The hon. Lady asked me whether I would bring the pilot results back to the House. I can confirm that I will be keen to ensure that the House is updated on the progress of the pilots, and I will be considering them in terms of my ministerial responsibility. As I said, the Electoral Commission is conducting its own independent evaluation of the pilots and will publish that this summer.
My final point is that the independent Electoral Commission supports the introduction of ID to strengthen the system. The Electoral Commission thinks that it is important to have a proportionate voter ID scheme such as I have described to protect our voting system’s integrity. The hon. Lady seems to be overlooking that rather important supporter.
If I buy an item and am out when it is delivered, I have to go down to the Royal Mail sorting office with photo ID to collect that item. Why is it so unreasonable that I have to prove who I am to exercise my democratic right—something money cannot buy?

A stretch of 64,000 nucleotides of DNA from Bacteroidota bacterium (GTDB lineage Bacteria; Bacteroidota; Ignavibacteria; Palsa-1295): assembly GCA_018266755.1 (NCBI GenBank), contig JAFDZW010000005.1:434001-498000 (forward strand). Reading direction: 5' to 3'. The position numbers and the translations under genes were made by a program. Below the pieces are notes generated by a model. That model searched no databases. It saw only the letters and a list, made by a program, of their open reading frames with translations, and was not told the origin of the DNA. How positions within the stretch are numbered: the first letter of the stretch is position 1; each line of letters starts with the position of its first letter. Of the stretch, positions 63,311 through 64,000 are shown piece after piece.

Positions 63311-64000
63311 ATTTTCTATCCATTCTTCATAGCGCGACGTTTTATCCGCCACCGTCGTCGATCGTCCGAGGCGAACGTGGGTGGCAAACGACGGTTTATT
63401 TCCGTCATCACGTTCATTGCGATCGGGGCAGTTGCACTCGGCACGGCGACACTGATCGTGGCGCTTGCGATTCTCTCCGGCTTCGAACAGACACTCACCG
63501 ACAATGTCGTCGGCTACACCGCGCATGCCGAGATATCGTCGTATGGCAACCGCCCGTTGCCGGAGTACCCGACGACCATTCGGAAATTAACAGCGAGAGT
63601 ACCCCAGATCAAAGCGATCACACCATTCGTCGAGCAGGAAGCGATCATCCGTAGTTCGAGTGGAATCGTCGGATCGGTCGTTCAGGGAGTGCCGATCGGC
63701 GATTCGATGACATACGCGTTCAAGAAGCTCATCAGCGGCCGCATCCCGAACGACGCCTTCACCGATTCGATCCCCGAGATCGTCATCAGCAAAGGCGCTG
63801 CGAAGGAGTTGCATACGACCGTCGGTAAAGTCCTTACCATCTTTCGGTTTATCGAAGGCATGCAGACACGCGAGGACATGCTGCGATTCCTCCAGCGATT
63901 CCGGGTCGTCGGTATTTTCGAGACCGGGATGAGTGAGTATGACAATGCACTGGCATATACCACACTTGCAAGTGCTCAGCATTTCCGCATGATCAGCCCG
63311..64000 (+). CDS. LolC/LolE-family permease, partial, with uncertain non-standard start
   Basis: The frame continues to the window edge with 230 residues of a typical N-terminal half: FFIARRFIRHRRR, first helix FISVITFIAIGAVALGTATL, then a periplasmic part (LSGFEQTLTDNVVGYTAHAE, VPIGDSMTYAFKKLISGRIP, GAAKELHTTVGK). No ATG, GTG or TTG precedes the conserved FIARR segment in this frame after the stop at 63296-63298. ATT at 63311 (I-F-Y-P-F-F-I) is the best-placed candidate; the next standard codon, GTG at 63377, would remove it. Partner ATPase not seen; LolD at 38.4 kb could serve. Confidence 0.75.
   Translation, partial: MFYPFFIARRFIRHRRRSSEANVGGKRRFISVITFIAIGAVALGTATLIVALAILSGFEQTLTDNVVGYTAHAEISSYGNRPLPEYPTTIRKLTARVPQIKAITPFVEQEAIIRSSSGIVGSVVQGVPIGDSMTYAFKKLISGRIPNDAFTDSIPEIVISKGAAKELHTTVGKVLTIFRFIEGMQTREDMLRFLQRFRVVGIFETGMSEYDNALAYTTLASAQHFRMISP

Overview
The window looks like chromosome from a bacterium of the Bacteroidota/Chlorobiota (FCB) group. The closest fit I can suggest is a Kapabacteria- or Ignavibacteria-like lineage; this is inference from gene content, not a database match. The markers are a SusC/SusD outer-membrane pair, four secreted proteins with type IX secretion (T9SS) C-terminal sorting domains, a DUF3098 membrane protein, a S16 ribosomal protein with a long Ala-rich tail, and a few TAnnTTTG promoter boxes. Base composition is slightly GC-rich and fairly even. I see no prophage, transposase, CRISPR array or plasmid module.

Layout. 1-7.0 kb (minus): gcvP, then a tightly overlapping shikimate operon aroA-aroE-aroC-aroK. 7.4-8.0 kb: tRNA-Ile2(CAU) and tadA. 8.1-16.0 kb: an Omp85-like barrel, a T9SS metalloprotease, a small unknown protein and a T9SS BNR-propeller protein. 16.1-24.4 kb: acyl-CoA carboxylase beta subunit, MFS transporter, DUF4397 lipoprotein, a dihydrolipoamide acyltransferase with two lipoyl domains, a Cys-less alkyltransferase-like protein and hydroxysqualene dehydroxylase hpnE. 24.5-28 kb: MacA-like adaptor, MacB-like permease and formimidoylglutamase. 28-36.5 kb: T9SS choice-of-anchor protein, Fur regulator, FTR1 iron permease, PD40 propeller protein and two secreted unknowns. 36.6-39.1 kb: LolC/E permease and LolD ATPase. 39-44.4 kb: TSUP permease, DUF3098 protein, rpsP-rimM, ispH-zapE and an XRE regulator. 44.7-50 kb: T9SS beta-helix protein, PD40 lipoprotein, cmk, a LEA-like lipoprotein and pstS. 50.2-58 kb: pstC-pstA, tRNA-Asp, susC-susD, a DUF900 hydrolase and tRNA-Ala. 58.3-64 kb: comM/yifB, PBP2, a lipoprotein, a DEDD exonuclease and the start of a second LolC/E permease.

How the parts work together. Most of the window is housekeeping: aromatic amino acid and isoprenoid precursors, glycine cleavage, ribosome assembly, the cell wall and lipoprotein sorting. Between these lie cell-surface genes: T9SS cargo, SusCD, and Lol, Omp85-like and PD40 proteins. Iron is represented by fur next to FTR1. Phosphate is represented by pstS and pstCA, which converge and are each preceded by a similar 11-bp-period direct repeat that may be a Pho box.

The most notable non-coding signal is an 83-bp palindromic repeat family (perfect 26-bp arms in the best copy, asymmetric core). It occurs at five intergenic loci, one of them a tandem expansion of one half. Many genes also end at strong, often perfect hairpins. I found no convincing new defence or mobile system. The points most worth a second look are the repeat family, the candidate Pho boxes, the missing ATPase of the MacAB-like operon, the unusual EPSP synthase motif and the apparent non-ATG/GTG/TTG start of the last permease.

That is precisely right. We are talking about a precious and intangible thing: the right to vote as we think fit and the right to enjoy confidence in the democratic system. That is what these pilots are about. My hon. Friend allows me to repeat the point that I would very much like to go out to citizens of the pilot areas. If anyone is concerned that they might not have the ID that is being spoken about, they should speak to the local authority, which will organise alternative arrangements. That is the crucial point—nobody who is eligible to vote will miss the chance to do so.
The Minister is making a pretty poor job of defending the indefensible. Is it not the case that what she is setting out today is not only a huge hammer to crack a nut but actually, in disguise, a blatant attempt at voter suppression, by making it very difficult indeed for those who already have difficulties to vote? Many of those people come to visit me in my advice surgery because they cannot prove their identity to access benefits; she now wants to take their democratic rights off them.